Syrian rebels on Thursday bombarded a military air base in Aleppo using a tank captured from government troops as activists reported the regime has launched new raids against opposition fighters near the capital Damascus, killing dozens.
It was one of the first indications the rebels are starting to deploy the heavy weapons they've managed to capture in the past weeks from the Syrian army. The Syrian Observatory for Human Rights said the rebel-seized tank shelled the Menagh military airport outside Aleppo, which the regime has used to launch attacks on rebel positions in the surrounding area.
The incident represents an escalation in the 17-month-old uprising in which an estimated 19,000 have died, since the rebels now can start trading tank shells with the heavily armed regime that also has fighter jets and helicopter gunships.
The rebels have also been buoyed by new announcements of assistance by the U.S., which said Thursday it was earmarking an additional $12 million for Syrian civilians, on top of the extra $10 million in "nonlethal assistance" it promised the day before to the opposition.
Prospects for a diplomatic solution grew even dimmer Thursday, however, when the U.N. special envoy to Syria, Kofi Annan, announced his resignation by the end of the month, effectively sinking a U.N. mission that had seen little success up until now to get either side to agree on a ceasefire.
Rebel forces in northern Syria attacked the country's largest city of Aleppo two weeks ago and have captured several neighborhoods, mostly lower income areas on the periphery, which they have since held despite ground and air assaults by the government.
Residents reported Thursday that Internet and mobile phones were barely working since the night before, which had raised fears of an imminent government onslaught on Aleppo. But the day only saw the usual clashes around the rebel bastion of Salaheddine and shelling, resident Abu Adel told The Associated Press. Communications also began to work again by late afternoon.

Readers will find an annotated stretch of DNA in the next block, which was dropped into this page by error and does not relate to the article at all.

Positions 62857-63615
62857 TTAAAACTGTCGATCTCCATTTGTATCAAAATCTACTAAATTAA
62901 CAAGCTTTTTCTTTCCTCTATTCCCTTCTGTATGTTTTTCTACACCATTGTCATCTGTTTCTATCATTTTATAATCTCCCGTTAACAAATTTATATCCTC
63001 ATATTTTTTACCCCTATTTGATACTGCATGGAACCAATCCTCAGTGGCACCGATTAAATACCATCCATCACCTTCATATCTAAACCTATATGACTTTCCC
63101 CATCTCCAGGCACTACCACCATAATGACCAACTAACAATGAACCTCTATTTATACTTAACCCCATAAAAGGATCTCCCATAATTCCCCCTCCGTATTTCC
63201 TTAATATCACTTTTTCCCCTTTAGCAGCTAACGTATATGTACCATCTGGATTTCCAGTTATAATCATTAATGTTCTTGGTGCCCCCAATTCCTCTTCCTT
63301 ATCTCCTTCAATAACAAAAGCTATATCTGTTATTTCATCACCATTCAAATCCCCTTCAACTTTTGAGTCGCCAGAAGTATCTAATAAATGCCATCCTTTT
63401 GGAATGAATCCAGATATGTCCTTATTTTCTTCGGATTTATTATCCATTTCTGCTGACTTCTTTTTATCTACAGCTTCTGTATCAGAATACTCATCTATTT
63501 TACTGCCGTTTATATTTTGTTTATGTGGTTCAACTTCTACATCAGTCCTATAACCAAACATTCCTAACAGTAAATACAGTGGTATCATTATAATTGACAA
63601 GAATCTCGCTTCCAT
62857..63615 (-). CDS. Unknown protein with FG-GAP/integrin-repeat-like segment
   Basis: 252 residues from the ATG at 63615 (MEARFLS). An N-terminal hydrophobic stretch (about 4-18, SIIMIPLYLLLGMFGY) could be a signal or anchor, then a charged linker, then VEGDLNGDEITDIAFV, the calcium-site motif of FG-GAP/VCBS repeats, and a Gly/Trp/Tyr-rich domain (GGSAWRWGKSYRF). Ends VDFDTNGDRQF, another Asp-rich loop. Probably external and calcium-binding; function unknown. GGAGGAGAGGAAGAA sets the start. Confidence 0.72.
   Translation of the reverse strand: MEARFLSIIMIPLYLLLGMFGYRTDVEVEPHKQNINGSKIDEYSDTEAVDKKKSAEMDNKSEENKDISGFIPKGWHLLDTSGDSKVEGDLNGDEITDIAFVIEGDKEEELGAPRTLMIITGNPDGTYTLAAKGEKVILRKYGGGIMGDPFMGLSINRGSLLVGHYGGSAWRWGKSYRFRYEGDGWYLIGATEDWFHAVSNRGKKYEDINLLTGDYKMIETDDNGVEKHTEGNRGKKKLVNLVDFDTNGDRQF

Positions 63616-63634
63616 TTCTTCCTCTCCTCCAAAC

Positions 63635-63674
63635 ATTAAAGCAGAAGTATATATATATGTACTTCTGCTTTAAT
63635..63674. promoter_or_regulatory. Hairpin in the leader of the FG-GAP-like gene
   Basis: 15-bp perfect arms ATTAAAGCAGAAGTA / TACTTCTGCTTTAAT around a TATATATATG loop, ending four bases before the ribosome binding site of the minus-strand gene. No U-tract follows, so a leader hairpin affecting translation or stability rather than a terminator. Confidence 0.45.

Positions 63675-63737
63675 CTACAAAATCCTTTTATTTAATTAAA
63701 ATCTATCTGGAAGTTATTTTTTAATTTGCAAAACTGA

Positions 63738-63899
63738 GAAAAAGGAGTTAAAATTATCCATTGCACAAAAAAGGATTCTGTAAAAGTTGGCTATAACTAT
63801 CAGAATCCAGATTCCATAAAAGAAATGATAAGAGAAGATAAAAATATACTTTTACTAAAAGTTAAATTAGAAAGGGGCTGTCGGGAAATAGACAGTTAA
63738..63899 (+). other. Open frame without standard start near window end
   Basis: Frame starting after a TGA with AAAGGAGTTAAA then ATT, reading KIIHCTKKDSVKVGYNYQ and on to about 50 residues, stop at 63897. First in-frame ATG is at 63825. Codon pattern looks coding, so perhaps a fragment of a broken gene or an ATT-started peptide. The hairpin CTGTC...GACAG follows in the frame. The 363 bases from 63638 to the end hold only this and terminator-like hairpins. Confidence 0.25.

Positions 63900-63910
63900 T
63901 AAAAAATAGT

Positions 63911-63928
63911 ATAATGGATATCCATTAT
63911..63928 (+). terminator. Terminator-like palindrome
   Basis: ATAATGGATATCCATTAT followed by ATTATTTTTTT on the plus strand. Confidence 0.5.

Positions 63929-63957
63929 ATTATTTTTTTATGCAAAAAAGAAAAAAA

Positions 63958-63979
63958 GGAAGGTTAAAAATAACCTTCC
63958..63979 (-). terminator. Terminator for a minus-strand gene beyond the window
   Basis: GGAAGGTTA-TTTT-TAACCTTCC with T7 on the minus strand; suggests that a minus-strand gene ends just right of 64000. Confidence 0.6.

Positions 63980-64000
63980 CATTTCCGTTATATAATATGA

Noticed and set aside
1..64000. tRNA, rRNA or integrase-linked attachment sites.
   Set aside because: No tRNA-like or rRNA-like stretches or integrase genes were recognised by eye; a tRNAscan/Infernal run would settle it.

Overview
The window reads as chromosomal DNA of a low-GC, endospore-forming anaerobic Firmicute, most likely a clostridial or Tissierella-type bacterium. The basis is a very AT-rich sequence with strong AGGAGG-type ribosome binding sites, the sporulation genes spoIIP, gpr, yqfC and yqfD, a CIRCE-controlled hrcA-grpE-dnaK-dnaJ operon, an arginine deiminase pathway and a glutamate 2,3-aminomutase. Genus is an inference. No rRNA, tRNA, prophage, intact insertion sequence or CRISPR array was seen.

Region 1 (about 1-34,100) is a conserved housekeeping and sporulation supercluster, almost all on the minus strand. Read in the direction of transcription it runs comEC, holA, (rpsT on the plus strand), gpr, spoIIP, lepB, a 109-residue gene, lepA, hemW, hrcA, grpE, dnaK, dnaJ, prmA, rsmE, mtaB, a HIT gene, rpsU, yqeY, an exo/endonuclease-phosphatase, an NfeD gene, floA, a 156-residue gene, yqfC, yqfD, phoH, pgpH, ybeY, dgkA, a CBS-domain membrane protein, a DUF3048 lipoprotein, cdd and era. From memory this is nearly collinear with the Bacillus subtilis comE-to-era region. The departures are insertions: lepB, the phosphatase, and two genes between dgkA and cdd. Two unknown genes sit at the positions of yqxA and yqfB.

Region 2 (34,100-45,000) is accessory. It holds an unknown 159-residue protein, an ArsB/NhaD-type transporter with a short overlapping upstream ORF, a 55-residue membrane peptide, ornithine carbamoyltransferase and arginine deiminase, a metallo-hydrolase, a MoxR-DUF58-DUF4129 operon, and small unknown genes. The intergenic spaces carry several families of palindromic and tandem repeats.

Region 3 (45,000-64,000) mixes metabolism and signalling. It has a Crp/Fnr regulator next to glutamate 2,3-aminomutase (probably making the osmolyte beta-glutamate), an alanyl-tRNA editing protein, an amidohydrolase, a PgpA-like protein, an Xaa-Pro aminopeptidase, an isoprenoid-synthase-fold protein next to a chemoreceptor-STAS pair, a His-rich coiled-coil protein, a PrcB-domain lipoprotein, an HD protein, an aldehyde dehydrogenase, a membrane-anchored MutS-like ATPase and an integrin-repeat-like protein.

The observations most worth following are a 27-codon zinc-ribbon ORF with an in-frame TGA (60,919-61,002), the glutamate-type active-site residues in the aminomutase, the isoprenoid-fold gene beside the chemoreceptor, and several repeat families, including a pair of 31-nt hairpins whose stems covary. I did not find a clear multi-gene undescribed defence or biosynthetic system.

With its proximity to rebel-friendly Turkey just to the north, Aleppo has enormous strategic importance to the opposition and if the rebels were able to capture and hold it, the city could form the kernel of a wider rebel-controlled zone.
"If Aleppo falls, then automatically we are going to establish headquarters at the presidential palace," said Syrian opposition leader Burhan Ghalioun, late Wednesday in Paris. The comments appeared overconfident, given that the regime still wields considerable power. "Nothing more would stand in the way of the Free Syrian Army. Hama and Homs, to the outskirts of Damascus, have in large part been liberated."
The Syrian army, however, still has many more tanks and armored vehicles than the rebels and there was no indication that Thursday's attack on the air base was particularly effective. Later, a nearby village was shelled by government forces out of that same air base.
There was also heavy shelling earlier in the day around the town of Azaz on the Turkish border, which has been in rebel hands for weeks along with a checkpoint crossing in the area, making it easier to deliver rebel weapons and supplies to the Aleppo battle. It would be a huge blow to the opposition if the government retook the crossing.